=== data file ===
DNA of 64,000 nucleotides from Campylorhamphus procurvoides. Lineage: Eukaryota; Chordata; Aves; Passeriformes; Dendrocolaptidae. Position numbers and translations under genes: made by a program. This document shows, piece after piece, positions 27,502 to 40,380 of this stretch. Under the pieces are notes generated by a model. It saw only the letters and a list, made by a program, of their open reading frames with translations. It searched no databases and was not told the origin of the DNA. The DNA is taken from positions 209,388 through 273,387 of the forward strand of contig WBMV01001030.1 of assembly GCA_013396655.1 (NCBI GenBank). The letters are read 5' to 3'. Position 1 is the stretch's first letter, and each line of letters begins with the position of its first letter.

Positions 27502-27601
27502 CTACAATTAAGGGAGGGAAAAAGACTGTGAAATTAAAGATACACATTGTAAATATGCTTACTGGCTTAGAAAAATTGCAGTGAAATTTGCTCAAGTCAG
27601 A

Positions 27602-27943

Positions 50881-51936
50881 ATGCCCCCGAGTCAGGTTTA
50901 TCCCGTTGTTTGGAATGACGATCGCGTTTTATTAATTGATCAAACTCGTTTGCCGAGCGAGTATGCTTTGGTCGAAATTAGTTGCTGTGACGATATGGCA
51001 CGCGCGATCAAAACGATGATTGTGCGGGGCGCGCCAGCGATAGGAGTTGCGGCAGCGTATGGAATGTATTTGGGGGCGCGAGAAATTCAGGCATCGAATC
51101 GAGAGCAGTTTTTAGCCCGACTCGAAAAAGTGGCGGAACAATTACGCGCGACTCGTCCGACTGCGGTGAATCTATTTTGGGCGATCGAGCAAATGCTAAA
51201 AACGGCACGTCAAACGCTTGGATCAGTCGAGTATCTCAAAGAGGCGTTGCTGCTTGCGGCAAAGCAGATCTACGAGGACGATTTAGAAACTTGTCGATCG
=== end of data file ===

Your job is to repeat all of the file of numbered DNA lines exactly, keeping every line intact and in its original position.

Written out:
DNA of 64,000 nucleotides from Campylorhamphus procurvoides. Lineage: Eukaryota; Chordata; Aves; Passeriformes; Dendrocolaptidae. Position numbers and translations under genes: made by a program. This document shows, piece after piece, positions 27,502 to 40,380 of this stretch. Under the pieces are notes generated by a model. It saw only the letters and a list, made by a program, of their open reading frames with translations. It searched no databases and was not told the origin of the DNA. The DNA is taken from positions 209,388 through 273,387 of the forward strand of contig WBMV01001030.1 of assembly GCA_013396655.1 (NCBI GenBank). The letters are read 5' to 3'. Position 1 is the stretch's first letter, and each line of letters begins with the position of its first letter.

Positions 27502-27601
27502 CTACAATTAAGGGAGGGAAAAAGACTGTGAAATTAAAGATACACATTGTAAATATGCTTACTGGCTTAGAAAAATTGCAGTGAAATTTGCTCAAGTCAG
27601 A

Positions 27602-27943

Positions 50881-51936
50881 ATGCCCCCGAGTCAGGTTTA
50901 TCCCGTTGTTTGGAATGACGATCGCGTTTTATTAATTGATCAAACTCGTTTGCCGAGCGAGTATGCTTTGGTCGAAATTAGTTGCTGTGACGATATGGCA
51001 CGCGCGATCAAAACGATGATTGTGCGGGGCGCGCCAGCGATAGGAGTTGCGGCAGCGTATGGAATGTATTTGGGGGCGCGAGAAATTCAGGCATCGAATC
51101 GAGAGCAGTTTTTAGCCCGACTCGAAAAAGTGGCGGAACAATTACGCGCGACTCGTCCGACTGCGGTGAATCTATTTTGGGCGATCGAGCAAATGCTAAA
51201 AACGGCACGTCAAACGCTTGGATCAGTCGAGTATCTCAAAGAGGCGTTGCTGCTTGCGGCAAAGCAGATCTACGAGGACGATTTAGAAACTTGTCGATCG